3. 3. parenthood? One possibility would be educational efforts that succeeded in changing both men’s and women’s beliefs and behaviors with respect to sex, marriage, and divorce. Whether such changes could be successfully engineered is questionable. Lone Mothers and Paid Work Should welfare payments to lone mothers who want to stay home with their children be reestablished if that were to become politically feasible? Prior to welfare reform, the stipends, plus other cash-like benefits, were not sufficient to allow these families a standard of living above the official poverty line. In designing future policy, we could not advocate a return to such a situation. So the stipends for stay-at-home mothers, if they were to be reestablished, would have to be two or three times as large as welfare payments have been. Further, to confine such stipends to lone mothers would be considered unfair (and would indeed be unfair). Stipends (not necessarily the same size, but nevertheless sizeable ones) would have to be given to married mothers who stayed home with their own children. Offering large stipends to married and unmarried mothers (or to parents of either sex) who stay home with their children would probably increase the number of women who spend considerable time out of the labor force with the birth of each child. Now 60 percent of the mothers of children under one year old are in the labor force. Employers can with some confidence depend on their continuity, treat them as fit for responsible jobs, and therefore consider them promotable. Reducing the continuity of women’s labor force attachment would threaten a reversal of the gains that women have made in the last half century. Those gains–in educational opportunity, in the freedom to practice occupations and professions previously reserved for men, in the independence and status that comes with working for pay–could be lost as employers with good reason ceased to view women as having a continuous attachment to the labor force. There is thus a tension between supporting lone mothers to stay at home with their children and gender equality, which arguably depends on men and women having similar life courses and activities. Where one comes down in this matter depends on the value one puts on gender equality, and on what social arrangements one believes constitute gender equality. It depends also on whether one accepts the views of most researchers that children do not require full-time maternal care to develop, grow up, and function successfully. Benefits that Lone Mothers Need Consider a lone mother with two preschool children, living in a city with average housing costs, working for the minimum wage and receiving the Earned Income Tax Credit and food stamps. She would have a disposable income of $15,736, which is close to the official U.S. poverty line for such a family. We can interpret the poverty line as indicating the amount that would suffice to cover ordinary living expenses--food, clothing and shelter--at a minimal level of decency. However, her income would certainly not cover ordinary living expenses plus health insurance at $4,000 and licensed child care at $12,000. In fact, if she had to spend any of her wage income on health care or child care, her living standard would fall to a sub-poverty level. 3
  4. 4. It is very clear that if this family is going to lead a normal life, some way must be found to provide them with health insurance and child care. What is the best way to do that? Raising the minimum wage or giving monthly child allowances would not do the job. Nor would health care access be guaranteed by sending a $4,000 unearmarked payment to the family, along with a letter saying the money was to help buy health insurance. Too many families, especially those at the bottom of the income scale who are lacking many of the goods that most people think of as “necessities”, would spend all or part of the money for other things, and would buy inferior health coverage or none. If we wish a family to be covered by a certain standard package of health insurance, the only sure way to bring that about for sure is to require that they enroll in a plan, with the government payment going to the provider. The same kinds of considerations apply to child care. While some unrestricted cash benefits to families with children are clearly justified, they could not suffice to solve the expensive problem of child care. Getting children good care and relieving parents of at least part of the financial burden of buying child care requires government provision of child care itself, or the provision of vouchers for care in private facilities, or some combination of the two. The improvement of the quality of purchased child care requires a better system of government licensing of child care personnel. Again, a unified system of government help with child care would work better than one restricted to lone mothers or to lower-income families. Setting up a universal, free, full-day pre-kindergarten program for children three years old and up, as has recently been proposed by the Committee for Economic Development, an organization financed by the largest American corporations, would be a substantial start on solving the child care problem. The need for government help for families in meeting the cost of health insurance and child care is clearest in the case we have given, the single mother with the rock bottom disposable income of $15,736, who has a need for goods and services whose cost is almost $32,000. But the case for giving help extends to families with incomes considerably above the amount that can be earned at the minimum wage. Single mothers or couples with pre-tax wage income of $40,000 are faced with a poverty-line standard of living if they have to buy health insurance and licensed child care on their own. Faced with this uncomfortable prospect, they are likely to go without health insurance, and to buy the cheapest child care they can find, which may be stultifying, harmful, possibly dangerous. Governmental support for health insurance and child care, whether provided free to the families or for fees on a sliding scale, would go a long way toward allowing single parents to lead more normal lives. Other major aids to a normal life for single-mother families include support for a college education for children of such families, and assistance with housing costs in areas where such costs are high relative to wages. Child Support from Absent Parents When parents split up and the children remain with their mother, the per capita income in the mother's household is likely to be considerably lower than the per capita income in the father's. The flow of child support payments has historically been far below its potential level, 4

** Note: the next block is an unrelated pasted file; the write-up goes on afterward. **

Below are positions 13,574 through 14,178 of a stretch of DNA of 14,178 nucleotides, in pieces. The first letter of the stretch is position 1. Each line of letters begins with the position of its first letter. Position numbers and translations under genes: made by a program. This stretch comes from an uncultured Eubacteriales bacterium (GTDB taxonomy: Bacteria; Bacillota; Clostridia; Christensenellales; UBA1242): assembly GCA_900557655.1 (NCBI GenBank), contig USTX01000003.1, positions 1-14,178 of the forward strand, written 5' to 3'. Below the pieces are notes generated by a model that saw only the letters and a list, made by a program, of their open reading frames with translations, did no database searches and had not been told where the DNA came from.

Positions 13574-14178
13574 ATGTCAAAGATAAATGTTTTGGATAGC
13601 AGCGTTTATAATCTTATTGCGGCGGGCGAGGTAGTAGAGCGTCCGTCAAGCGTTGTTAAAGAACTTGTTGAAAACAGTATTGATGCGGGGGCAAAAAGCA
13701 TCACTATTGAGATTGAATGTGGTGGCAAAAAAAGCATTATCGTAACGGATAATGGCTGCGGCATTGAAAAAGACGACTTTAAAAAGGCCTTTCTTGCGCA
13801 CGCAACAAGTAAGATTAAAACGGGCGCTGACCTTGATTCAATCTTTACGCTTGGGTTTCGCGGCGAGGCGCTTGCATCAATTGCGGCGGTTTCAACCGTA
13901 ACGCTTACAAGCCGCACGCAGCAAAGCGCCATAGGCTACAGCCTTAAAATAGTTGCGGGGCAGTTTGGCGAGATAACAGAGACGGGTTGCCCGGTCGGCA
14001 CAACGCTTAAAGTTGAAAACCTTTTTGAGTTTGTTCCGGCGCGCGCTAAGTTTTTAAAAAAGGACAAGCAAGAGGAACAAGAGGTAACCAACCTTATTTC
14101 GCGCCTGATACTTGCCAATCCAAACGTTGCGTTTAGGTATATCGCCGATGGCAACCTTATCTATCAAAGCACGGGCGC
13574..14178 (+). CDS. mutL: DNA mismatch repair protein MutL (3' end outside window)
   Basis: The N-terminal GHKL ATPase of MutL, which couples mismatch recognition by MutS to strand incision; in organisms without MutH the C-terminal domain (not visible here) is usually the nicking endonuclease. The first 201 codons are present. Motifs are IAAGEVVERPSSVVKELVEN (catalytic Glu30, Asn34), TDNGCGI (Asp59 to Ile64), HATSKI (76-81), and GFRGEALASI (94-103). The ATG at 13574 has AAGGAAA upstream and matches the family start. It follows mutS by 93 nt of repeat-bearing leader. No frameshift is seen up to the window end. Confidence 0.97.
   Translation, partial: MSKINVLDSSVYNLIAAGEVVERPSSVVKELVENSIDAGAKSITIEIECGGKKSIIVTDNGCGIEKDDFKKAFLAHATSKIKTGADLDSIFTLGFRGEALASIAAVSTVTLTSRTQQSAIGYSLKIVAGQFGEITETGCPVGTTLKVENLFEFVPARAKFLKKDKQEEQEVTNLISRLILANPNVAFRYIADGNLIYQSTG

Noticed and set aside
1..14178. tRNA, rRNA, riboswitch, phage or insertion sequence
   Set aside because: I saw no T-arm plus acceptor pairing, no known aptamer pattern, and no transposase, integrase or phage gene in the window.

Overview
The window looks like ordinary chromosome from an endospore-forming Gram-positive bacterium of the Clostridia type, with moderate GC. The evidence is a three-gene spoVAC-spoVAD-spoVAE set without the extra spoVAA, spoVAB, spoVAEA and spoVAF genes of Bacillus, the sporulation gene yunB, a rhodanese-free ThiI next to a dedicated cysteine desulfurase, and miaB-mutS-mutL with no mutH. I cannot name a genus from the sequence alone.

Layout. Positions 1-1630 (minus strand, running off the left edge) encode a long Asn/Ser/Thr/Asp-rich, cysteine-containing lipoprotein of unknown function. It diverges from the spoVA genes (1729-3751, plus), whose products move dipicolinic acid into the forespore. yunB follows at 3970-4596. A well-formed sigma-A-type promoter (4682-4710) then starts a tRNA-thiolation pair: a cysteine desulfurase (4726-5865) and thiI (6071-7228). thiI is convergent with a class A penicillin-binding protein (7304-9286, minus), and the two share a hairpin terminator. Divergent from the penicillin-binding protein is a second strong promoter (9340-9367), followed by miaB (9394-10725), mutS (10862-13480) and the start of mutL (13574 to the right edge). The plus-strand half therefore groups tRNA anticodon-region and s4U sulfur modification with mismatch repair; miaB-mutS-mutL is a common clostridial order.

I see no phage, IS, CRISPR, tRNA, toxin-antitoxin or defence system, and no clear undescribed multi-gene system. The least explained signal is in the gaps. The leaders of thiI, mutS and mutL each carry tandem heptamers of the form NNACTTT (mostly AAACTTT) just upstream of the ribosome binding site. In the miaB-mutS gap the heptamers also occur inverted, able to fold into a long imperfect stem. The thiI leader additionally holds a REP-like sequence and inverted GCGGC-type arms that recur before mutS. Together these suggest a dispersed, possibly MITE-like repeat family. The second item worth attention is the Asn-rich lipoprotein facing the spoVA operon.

5. 5. despite decades of effort to improve the administration of the system that enforces the payments. Courts proceedings are simply not an efficient way to set and enforce a steady flow of small payments. A universal formula should be used for fixing child support obligations, and the obligation should rise and fall with the noncustodial parent's income, in the manner of a tax. Payments should be collected by payroll deductions and disbursed by a government agency. Political Feasibility of Such a Set of Programs Enactment of the kinds of programs proposed here is certainly unlikely in the short run. That does not mean that laying out the outlines of such a program is a useless exercise, since an explicit agenda is needed if we are to agitate for progress. In fact, extreme pessimism is unjustified: there is widespread consciousness that programs of this sort are needed, and all of the proposed programs already exist in some form in the United States, although grossly underfunded. Just as the growing number of people in the U.S. without health insurance will eventually wear down the opposition to a universal program, the growing number of lone mothers, and the growing proportion of all mothers in that situation, will make the need for programs to assist them more and more clear as time goes on. 5